Lessons from a Glowing Fish
A luminescence experience in one of the most magical places I’ve been in my life.
It was a slightly overcast day with light showers in Vieques, a small island of Puerto Rico. By dusk, the gray clouds shaped away and a waning crescent moon made itself visible in the sky. I could still feel the cold drops of a drizzling rain touching my face. At a small square by the sea-shore, I was anxiously waiting for Delmar, a tour guide who would navigate us through glowing waters at the Bioluminescent Bay. Delmar was late but came. He was wearing a rain jacket and holding a beer can. His long hair was wet, and he came muddy barefoot.
After a slow and short walk, we got into his rickety old SUV. Delmar’s explanatory part of the tour ranged wildly over energy vortices, the likely locations of earth chakras, microbiology, and Caribean history as we drove toward the bay a few minutes west of town. He was still drinking his beer when said:
— I am the man of the waters. I’ll take you to see the light.
The passengers looked at each other in the hopes he didn’t mean the light of death. We laughed. I was feeling a little skeptical about that tour.
By the time we arrived at the bay, the drizzling weather was gone, the sky was covered with stars and the shoreline was entirely dark. We got our kayaks, paddles, and life jackets. I made sure to carry my goPro to take pictures.
The bay shore is contoured by a muddy mangrove forest which creates a perfect environment for luminescent planktons. Barefoot, we walked over clay and crabs to deliver our kayaks to the waters. The softness of the shore and the darkness of the night helped me ignore the “excessive presence” of mud. We were excited; it was a perfect night. The breeze was smoothly blowing the waters, making the surface to glow. Delmar started by explaining how the planktons produce lights and why the Bay has such high concentration of dinoflagellates.
A combination of factors creates the necessary conditions for bioluminescence: red mangrove trees surround the water; a complete lack of modern development around the bay, the water is cool enough and deep enough, and a small channel to the ocean keeps the planktons in the bay.
He knew what he was talking about. After all, his name, Delmar, means “from the sea.” He was the man of the waters and with him came the first lesson:
Suddenly, Delmar screamed: — “Look at that fish! That was big!”. I did not understand what he meant and ignored it. It was very dark, and it was not possible to see fish out there.
— Can’t you see it? That is going towards you.
What was coming towards me? I looked around and… I finally saw it. There was a large luminous fish next to us. When I looked around again, I saw many of them in different sizes. The water was full of phosphorescent fishes swimming in all directions. I was stunned. I could not believe it. Then, I saw a stingray that, under those waters, looked like a jellyfish. Delmar was right. Those fishes were there, and they were dazzling and gorgeous. They were like seagulls flying under sparkling waters mirroring the sky.
I closed my eyes for a second to feel the energy, and then I looked upwards to contemplate the sky. There I found the Milky way, sublime and bright, in synergy with the luminescent waters. The duo produced the lights that granted us a spectacular night view. That magical moment opened my eyes and my heart to see lights I have never seen before.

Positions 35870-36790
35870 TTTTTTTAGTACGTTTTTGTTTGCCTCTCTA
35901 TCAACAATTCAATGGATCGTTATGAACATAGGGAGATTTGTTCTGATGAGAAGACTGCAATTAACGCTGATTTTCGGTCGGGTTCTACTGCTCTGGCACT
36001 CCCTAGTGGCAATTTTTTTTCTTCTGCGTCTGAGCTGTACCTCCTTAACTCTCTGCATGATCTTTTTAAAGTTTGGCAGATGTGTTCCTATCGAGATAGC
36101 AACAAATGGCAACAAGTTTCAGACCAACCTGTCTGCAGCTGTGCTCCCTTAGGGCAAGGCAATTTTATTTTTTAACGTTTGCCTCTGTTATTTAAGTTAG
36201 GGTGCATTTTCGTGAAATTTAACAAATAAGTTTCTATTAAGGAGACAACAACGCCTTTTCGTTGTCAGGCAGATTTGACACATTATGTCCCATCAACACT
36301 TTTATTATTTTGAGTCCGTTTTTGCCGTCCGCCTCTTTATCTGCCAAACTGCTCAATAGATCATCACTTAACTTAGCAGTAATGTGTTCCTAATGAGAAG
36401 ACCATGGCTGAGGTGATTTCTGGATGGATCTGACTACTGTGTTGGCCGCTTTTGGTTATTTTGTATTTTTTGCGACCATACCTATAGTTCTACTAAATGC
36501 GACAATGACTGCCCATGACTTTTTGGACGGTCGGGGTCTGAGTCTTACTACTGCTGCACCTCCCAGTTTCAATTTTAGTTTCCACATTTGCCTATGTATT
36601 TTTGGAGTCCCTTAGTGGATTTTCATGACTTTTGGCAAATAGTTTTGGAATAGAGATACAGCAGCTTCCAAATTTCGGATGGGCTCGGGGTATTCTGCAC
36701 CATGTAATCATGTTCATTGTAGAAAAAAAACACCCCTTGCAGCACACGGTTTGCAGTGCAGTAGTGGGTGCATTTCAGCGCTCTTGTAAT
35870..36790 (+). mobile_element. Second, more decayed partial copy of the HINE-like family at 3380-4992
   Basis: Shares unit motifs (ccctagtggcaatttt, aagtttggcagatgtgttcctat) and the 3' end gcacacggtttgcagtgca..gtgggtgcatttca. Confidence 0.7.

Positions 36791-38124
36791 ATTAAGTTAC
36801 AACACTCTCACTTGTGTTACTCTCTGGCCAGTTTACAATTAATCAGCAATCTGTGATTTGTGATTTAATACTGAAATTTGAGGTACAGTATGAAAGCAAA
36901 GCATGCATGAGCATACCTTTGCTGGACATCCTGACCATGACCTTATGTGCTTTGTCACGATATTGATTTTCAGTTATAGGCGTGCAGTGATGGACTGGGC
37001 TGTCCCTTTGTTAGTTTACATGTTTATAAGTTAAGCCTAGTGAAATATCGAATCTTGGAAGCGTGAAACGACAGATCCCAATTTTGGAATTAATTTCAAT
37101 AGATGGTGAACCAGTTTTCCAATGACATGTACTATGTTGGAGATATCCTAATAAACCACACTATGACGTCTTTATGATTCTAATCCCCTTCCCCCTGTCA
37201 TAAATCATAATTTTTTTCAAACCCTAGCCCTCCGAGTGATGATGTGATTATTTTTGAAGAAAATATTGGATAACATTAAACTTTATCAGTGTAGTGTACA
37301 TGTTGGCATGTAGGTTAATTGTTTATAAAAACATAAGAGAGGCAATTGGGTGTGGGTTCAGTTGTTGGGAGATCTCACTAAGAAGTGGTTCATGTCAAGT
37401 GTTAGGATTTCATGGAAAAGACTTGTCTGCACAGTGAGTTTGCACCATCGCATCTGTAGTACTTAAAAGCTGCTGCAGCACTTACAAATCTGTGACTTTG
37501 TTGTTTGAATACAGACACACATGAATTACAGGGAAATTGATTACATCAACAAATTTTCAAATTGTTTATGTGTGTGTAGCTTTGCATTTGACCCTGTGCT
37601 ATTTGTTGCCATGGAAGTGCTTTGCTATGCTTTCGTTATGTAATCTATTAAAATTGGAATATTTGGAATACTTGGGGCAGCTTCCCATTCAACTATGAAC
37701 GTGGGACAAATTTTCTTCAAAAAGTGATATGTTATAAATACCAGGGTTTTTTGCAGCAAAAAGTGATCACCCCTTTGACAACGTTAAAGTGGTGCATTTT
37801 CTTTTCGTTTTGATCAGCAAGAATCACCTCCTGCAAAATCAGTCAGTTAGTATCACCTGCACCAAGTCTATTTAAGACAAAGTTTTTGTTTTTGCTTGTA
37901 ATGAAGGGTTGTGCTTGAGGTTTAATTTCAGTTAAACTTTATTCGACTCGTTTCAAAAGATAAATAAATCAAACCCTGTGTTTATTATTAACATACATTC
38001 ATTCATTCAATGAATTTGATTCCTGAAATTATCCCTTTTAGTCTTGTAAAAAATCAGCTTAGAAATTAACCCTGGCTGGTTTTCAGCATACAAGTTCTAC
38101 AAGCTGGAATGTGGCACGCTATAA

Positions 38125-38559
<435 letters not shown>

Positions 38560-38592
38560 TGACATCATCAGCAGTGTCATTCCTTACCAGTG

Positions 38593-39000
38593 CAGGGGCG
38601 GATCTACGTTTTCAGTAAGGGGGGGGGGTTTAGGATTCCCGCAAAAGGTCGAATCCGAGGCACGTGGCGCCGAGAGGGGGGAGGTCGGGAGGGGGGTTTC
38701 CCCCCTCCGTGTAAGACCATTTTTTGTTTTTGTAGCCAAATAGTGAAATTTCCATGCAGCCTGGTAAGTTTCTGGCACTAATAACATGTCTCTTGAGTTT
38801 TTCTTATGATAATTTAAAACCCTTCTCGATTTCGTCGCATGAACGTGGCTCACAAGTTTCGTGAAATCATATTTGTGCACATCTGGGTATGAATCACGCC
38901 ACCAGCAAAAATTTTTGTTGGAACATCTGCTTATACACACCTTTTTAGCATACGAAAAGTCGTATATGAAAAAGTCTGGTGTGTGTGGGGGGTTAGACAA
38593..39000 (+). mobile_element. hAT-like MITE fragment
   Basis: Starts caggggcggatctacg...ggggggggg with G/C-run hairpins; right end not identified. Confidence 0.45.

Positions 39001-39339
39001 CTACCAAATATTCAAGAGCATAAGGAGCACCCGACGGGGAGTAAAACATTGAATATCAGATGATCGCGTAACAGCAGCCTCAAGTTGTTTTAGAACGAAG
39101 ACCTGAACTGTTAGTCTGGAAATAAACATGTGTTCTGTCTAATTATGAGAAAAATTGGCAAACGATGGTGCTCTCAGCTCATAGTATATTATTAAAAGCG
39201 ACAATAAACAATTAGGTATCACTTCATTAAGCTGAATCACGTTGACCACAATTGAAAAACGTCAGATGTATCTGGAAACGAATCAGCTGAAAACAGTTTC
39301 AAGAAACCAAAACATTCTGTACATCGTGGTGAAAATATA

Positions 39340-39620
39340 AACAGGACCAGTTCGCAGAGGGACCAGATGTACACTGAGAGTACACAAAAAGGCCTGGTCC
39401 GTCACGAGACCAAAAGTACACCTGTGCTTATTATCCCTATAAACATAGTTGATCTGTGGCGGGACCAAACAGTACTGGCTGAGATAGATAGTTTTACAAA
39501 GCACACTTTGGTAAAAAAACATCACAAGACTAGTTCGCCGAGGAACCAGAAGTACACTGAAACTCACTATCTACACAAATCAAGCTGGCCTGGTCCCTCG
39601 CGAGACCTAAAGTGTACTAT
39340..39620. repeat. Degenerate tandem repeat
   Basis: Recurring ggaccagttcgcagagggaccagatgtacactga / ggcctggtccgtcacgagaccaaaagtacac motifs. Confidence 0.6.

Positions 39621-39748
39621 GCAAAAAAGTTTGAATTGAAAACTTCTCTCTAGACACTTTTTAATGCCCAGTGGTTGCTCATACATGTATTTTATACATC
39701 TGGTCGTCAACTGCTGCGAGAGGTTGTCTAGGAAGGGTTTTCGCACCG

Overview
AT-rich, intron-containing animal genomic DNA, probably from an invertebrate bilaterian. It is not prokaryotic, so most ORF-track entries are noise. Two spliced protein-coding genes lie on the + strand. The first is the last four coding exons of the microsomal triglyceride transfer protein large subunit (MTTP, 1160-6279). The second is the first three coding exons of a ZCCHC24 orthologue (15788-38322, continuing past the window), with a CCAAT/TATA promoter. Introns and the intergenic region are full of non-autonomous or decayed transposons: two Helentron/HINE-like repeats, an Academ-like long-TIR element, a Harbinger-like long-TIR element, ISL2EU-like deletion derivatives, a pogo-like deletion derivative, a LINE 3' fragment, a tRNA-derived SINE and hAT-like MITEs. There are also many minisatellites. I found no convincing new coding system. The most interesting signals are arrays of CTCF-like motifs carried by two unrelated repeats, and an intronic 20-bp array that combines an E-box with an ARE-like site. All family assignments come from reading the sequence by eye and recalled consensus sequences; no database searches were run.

I quickly took my GoPro, set it to night mode and started taking pictures of the waters, the fishes, and the sky. Captain Delmar warned me that it was ineffectual.
He told me to forget the camera and live the present. However, I could not resist. I wanted to share this moment with others; I wanted to tell people about it because no words would be able to describe what I was seeing. There is no reference in my world to compare with it. I have never seen something like that before. I spent part of the tour taking pictures and recording videos. Later, I learned that I was wasting precious time.
I noticed that the faster I paddled, the more light I would see. The phosphorescence in the surface layers of water in the bay is caused by a micro-organism, the dinoflagellate Pyrodinium bahamense, which glows whenever the water is disturbed, leaving a trail of neon blue.
Sometimes, I would bring some water into my boat and play with it. I would see bright spots all over that would eventually turn off when settling down.
Holding a little bit of water and moving fast would make my hands to glow. I spent a long time playing with that.
Towards the end of the tour, a fish jumped into my boat. The darkness didn’t allow me to fully see it, even so I could feel the fish frenetically slapping my legs. I wanted to leave immediately, although standing up could turn the canoe. I could not move and I didn’t know what to do. I was a little scared, honestly. It didn’t take long and I started to scoop water into the boat to make the fish glow so I could see him.
It was a small fish that was probably more scared than me. Carefully, I helped the little fish to swing back to the gleaming waters.
The show was over, and we had to return our gear. Back to the car, Delmar offered us beers then, together, we cheered to the beauty of nature. I was inspired by the experience.
While sailing in these latitudes on one very dark night, the sea presented a wonderful and most beautiful spectacle. There was a fresh breeze, and every part of the surface, which during the day is seen as foam, now glowed with a pale light. The vessel drove before her bows two billows of liquid phosphorus, and in her wake she was followed by a milky train. As far as the eye reached, the crest of every wave was bright, and the sky above the horizon, from the reflected glare of these livid flames, was not so utterly obscure, as over the rest of the heavens.
– Charles Darwin describing the bioluminescence.
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